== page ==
Ditto what pat said. 😊 “swiss” chocolate sold in the US is just not the same. For instance, the Lindt chocolate sold in the US is made in Stratham, New Hampshire. Although, I will say that I recently picked up some Lindt white peppermint chocolate balls from the grocery store and they were pretty darn good. 😊

Posted by
29683 posts

e.g all British clotted cream is considered pasteurized in the US and can be sold as is , but it is not considered pasteurized in the UK.


From the Roddas FAQ page:

Yes it is pasteurised and therefore is it safe for both children and pregnant women to eat and enjoy.

Roddas by far sell more clotted cream than anybody else. They'd know.

Posted by
1521 posts

I remember reading about some guy suing Godiva when he found out the products sold in the US are made in Pennsylvania and not Belgium 🙄

The chocolate at Aldi is probably the closest I have found to European chocolate.

Posted by
2223 posts

I don't want this thread to get sidetracked into the particular issue of pasteurization or the more general issue of how almost completely unreliable quoting Quora posts is when trying to find out matters of fact, but here is one of many many pages that comes up when you try comparing UHT and HTST methods, and like most pages it shows that UHT (European) is superior:

Let's stick with the post topic of American versions of European goods and whether they measure up.

We could also expand it to include the reverse -- when you try out American products in Europe do you get the same item or something better or something worse?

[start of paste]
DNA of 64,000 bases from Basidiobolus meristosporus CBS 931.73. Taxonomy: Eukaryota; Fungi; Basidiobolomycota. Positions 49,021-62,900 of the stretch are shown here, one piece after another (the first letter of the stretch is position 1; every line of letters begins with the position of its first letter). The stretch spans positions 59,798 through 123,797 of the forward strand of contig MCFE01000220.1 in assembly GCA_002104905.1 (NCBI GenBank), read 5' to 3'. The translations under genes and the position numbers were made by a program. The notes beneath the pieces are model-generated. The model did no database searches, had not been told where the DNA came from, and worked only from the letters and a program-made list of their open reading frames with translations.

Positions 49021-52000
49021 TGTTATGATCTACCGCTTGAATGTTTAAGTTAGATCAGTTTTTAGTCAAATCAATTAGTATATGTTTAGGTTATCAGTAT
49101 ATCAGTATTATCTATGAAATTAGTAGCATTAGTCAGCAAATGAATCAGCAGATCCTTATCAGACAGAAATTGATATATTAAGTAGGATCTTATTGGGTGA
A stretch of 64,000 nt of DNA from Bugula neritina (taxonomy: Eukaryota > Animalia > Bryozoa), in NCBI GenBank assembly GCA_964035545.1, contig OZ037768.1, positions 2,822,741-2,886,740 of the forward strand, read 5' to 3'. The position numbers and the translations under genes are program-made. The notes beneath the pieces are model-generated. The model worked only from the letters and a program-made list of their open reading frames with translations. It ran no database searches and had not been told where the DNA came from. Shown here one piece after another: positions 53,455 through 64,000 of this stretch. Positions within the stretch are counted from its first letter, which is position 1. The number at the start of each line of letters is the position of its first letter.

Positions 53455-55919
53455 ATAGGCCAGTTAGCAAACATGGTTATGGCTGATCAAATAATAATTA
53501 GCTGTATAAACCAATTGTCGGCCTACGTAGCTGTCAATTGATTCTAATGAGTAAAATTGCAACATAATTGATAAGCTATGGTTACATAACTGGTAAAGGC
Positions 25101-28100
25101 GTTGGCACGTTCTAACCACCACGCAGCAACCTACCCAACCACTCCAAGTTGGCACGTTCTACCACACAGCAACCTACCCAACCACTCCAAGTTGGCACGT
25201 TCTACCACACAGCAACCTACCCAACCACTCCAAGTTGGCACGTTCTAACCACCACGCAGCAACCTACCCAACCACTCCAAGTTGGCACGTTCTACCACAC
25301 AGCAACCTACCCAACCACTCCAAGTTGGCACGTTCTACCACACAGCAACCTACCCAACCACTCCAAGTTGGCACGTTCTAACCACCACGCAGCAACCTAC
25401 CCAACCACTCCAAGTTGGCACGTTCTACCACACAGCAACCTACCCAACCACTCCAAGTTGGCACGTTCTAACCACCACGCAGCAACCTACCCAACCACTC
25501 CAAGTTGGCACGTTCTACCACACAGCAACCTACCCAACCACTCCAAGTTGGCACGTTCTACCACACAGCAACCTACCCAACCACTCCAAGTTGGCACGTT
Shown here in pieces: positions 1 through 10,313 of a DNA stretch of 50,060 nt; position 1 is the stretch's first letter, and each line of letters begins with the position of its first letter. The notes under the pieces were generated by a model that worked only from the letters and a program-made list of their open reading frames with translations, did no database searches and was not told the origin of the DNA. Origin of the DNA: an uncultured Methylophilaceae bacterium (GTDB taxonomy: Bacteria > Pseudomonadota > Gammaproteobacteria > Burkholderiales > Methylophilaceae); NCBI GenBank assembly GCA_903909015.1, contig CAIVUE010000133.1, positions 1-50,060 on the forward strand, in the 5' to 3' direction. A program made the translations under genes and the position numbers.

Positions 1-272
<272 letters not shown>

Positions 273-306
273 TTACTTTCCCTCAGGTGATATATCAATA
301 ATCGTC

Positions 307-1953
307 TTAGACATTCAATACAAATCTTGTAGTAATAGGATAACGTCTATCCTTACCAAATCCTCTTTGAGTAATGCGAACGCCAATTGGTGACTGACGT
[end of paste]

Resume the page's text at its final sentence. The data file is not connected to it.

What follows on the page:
I don't just mean differences in packaging or advertising, I mean in the taste and quality of the product -- like McD french fries, for example.

Posted by
4290 posts

Does the EU or individual countries have rules about labeling and
country of origin? I think not.

In general, yes, the EU has strict rules about food labeling.

Posted by
60 posts

Here is what I know for sure, when Americans try to copy British shows they turn out to be rubbish. The stars don't have to be all Barbie and Ken like., they just have to know how to act.

Posted by
198 posts

It is the fruit/tomato story writ large. In Europe it about the taste. Here it is about appearance, durability, shipping, and most importantly, profit margin. That is nary a product in this world you can't squeeze the quality out of it for a better margin. Just buy the brand name and provide a borderline acceptable product.

Posted by
8733 posts

Twix candy bars are delicious in Europe… awful in the US.
Corn Flakes taste much better in Europe. And not just because i’m there instead of here, lol.

Posted by
14686 posts

Better than European versions of US products..... have you ever eaten European Catsup? Yuck.

Posted by
4906 posts

but here is one of many many pages that comes up when you try comparing UHT and HTST methods, and like most pages it shows that UHT (European) is superior:

Avirose, UHT milk is not necessarily superior. Reread the chart. UHT is inferior in terms of taste and nutritional value.